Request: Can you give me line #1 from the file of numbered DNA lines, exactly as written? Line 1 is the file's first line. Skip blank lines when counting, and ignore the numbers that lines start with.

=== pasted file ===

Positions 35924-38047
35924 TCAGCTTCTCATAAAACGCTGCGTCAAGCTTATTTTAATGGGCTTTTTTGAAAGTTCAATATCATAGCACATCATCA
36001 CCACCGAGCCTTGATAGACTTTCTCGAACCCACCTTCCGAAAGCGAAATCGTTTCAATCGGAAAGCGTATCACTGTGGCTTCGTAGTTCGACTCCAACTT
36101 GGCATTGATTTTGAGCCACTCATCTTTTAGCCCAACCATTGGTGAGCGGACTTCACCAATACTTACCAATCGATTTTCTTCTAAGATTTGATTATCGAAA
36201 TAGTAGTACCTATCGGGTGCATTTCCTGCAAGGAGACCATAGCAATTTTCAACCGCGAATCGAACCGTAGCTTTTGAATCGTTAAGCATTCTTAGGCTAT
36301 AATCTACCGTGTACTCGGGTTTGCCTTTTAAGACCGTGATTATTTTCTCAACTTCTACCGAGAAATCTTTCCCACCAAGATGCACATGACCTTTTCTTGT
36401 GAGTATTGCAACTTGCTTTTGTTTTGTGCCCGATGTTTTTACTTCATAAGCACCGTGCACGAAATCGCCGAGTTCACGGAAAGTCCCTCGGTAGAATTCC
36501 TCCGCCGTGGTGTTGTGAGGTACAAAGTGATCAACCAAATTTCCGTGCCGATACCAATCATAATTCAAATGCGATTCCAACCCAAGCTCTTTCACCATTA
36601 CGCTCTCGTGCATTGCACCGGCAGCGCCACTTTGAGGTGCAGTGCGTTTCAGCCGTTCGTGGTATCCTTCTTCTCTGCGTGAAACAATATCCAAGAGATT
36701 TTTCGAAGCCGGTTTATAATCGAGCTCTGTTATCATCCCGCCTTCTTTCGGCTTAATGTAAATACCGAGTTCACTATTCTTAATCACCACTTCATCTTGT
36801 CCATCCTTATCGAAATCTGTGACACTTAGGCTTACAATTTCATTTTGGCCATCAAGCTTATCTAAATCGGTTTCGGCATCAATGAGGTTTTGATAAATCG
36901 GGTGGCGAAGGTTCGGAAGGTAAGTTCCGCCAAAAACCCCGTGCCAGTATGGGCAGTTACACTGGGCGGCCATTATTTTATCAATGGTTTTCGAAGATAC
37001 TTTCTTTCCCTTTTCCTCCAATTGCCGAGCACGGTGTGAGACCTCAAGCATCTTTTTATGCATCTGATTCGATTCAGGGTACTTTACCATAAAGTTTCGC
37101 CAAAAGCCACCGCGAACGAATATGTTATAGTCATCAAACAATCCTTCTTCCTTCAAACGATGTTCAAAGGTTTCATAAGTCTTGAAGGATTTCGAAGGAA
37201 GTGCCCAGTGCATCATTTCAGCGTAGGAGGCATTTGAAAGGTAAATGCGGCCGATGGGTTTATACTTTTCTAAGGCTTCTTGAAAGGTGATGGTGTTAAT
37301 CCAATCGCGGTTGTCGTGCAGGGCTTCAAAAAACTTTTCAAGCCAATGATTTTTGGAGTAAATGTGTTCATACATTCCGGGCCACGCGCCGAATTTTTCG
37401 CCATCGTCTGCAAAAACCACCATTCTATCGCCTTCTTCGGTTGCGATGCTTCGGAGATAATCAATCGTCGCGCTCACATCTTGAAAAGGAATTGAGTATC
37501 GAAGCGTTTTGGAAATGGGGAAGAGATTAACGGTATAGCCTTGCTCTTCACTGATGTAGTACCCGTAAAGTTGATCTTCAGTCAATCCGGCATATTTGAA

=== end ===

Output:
Positions 35924-38047